The Downtown Contemporary Arts Festival kicked off its dance offerings Friday afternoon with a series of performances in Borsa, a popular cafe area near the Egyptian Stock Exchange, drawing a mix of dance patrons as well as a number of bystanders attracted to the spectacle. Placing the dance performance outdoors, in a public space like Borsa, allowed the dancers to play with the boundaries between ordinary movement and performance, and between spectator and performer.
The beginning of the first piece, “Apparement, ce qui ne se voit pas” (“Showing that which is not seen”) by the French group Ex Nihilo, had the feeling of a flash mob. The performers, dressed in ordinary street clothes, blended into the crowd so that at times they seemed to disappear only to reappear with a new movement sequence. Watching the movement itself felt a little like breaking rules — the dancers interact with the space in ways most people have probably thought might be fun but assume they’d get in trouble for: swinging on chains, hanging off streetlamps, jumping and climbing on the walls.
The performers led viewers through the Borsa Pied-Piper style, following the sound of the music or the performers progression through the crowd to the next location.
Young Egyptian choreographer Nadine Emile’s piece, entitled "Entity," was up next in the center of the crowd, a stark piece set only to the sounds of the performer’s deliberately sharp breaths, a series of restrained movements in chairs which felt like frustrated attempts at liberation. Another young Egyptian choreographer Mounir Saeed performed a contemplative solo called "Small Story."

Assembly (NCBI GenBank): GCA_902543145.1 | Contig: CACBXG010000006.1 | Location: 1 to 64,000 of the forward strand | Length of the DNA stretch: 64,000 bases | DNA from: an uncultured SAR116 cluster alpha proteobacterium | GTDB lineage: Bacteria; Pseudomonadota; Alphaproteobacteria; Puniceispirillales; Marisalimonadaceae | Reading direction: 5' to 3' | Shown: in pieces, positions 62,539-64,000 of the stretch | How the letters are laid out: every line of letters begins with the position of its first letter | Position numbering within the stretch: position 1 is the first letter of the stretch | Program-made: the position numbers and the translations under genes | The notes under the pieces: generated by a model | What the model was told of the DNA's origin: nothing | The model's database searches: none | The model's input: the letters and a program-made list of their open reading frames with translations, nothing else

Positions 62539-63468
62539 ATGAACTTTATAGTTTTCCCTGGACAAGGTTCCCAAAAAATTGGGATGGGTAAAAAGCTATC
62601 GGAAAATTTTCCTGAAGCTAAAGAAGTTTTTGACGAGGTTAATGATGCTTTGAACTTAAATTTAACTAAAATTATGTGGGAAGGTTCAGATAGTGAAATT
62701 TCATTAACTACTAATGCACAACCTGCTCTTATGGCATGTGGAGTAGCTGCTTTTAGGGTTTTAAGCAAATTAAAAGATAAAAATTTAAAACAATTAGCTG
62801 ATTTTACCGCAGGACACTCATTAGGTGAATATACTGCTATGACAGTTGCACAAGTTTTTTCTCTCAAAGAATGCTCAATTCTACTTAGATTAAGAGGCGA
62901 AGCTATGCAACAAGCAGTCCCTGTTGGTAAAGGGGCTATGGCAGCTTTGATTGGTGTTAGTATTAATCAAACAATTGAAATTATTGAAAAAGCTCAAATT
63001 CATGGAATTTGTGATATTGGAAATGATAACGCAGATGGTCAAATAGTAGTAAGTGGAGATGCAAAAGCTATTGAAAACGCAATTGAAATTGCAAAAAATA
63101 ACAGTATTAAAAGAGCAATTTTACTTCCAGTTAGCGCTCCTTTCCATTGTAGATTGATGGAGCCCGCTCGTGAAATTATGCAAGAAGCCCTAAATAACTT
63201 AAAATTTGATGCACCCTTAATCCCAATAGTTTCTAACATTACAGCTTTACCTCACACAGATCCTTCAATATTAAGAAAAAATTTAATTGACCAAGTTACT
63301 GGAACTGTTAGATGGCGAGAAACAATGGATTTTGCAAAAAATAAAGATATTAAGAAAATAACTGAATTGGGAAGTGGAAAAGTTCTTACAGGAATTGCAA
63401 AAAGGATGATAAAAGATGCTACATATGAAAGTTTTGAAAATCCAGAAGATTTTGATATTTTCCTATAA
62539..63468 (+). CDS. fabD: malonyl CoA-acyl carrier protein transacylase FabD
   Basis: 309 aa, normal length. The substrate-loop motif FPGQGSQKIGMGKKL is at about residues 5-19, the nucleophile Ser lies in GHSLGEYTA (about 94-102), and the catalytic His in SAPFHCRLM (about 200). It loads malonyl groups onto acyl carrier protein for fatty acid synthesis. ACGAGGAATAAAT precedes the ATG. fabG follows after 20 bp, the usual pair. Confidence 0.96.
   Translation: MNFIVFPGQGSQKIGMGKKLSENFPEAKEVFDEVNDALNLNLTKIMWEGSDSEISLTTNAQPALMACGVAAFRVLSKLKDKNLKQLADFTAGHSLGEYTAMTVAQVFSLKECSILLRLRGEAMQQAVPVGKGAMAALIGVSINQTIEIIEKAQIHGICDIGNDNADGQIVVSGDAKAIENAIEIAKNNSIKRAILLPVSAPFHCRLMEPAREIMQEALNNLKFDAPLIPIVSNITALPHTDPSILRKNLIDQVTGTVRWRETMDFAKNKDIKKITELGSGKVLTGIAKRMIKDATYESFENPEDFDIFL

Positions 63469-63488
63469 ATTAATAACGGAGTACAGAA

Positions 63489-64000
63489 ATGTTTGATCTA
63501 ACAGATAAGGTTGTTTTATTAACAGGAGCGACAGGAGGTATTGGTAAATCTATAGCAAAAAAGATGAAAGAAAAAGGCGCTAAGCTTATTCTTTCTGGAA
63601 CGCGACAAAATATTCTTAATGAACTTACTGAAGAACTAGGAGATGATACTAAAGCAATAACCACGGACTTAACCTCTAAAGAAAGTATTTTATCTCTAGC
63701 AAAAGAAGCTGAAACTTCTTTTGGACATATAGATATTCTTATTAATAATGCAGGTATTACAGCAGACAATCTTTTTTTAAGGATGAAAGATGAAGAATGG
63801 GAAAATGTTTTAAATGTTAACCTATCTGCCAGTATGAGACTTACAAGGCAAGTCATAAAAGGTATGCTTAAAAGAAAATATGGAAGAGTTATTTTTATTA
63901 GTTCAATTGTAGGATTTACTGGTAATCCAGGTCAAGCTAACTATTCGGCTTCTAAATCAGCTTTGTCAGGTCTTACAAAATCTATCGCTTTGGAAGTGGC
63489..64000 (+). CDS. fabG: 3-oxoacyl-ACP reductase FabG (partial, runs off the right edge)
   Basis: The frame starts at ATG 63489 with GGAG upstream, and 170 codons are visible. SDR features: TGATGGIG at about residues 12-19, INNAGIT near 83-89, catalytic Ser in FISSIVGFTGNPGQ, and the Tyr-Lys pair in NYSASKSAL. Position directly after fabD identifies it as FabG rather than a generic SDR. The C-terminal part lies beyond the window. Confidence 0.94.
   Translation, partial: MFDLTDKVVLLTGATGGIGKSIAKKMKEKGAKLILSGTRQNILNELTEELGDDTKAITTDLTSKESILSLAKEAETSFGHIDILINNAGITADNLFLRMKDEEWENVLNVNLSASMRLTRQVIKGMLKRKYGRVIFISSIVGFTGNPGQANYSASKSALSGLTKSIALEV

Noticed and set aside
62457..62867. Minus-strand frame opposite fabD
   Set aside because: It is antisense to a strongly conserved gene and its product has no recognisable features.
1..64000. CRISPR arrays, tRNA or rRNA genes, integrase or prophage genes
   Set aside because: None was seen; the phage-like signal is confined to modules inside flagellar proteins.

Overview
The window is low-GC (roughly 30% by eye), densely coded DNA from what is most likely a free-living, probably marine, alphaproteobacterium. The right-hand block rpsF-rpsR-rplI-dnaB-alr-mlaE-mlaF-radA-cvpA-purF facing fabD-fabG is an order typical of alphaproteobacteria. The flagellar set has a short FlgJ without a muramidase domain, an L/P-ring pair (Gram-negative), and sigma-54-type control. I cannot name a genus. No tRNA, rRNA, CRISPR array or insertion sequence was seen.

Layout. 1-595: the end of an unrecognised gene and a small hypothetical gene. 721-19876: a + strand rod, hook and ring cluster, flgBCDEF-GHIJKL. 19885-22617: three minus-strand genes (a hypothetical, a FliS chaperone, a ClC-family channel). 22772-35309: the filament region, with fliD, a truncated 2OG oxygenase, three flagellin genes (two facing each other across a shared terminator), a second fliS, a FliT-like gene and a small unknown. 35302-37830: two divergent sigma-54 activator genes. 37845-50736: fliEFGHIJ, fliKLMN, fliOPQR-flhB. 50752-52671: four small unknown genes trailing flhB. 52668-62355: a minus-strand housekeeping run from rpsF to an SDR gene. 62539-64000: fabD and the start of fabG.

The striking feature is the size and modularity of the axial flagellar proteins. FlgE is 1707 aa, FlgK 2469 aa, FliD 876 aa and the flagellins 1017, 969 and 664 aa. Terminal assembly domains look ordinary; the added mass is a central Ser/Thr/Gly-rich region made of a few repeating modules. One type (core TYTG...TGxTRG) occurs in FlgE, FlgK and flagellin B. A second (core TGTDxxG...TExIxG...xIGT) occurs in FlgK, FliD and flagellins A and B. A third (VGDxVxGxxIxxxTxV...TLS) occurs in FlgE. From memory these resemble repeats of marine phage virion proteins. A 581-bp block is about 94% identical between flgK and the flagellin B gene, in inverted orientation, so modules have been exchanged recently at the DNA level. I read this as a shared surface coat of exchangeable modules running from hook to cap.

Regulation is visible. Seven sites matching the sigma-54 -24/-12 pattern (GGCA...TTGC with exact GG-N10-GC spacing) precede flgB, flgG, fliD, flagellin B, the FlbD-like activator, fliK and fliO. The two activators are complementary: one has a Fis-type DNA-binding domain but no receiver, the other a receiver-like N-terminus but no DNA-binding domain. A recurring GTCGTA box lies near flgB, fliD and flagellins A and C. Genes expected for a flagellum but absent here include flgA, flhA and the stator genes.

The clear standout piece among a group of pieces well worth watching was "entomo," a duet by Spanish performers Elias Aguirre and Alvaro Estaban. At times they seemed to be distinctly non-human creatures playing and fighting, and at other times looked like ordinary guys you might see dancing at a club. The effect was fresh and delightfully weird. The final piece, "Murikamification" by Erik Kaiel and Archeoptrix8, broke down whatever was left of the fourth wall by venturing directly into the crowd, who mostly responded by politely making room.
As one might imagine, the sight of people hanging off the side of the wall and standing on top of each other drew in a number of casual spectators off the street nearest to the stock exchange and from the cafes, as well as local shopkeepers and the attendants of a truck that had been carrying goods through the center of the pedestrian road and found itself unexpectedly blocked.
In general the audience, even those who weren’t expecting it, seemed to enjoy the show, giving a hearty round of applause after each piece and filming the dancers on cell phone cameras throughout. A group of police officers gave the show two thumbs up, saying it was the first time they’d seen something like this. Visual artist Hossam Hassan came to see the performance with his young son. He says he takes his son to all kinds of performances and art shows “so that he learns that this is what freedom is, that people should do this.”
“I feel that Egypt needs to understand art,” Hassan says, “so that it can go back to being kind and good-natured, not to get overwrought because of the pressures coming from all directions. We should go back to having festivals in the streets, every week there should be festivals. Art exists in order to make people better, more ethical, to make people live simply and love God.”
Reviews were more mixed among the group with the truck that was stopped, who were entertained but mostly ready to get on with their work by the time all the performances finished. One older gentlemen was less than impressed, saying he thought the performers looked like monkeys, but one of his colleagues shushed him. “He doesn’t get it. It was great!”
Performers will present the show again with a slightly different lineup on Sunday 1 April, with one showing at 2 pm in front of Radio Theatre and a second at 6 pm in the American University in Cairo’s now abandoned Greek Campus.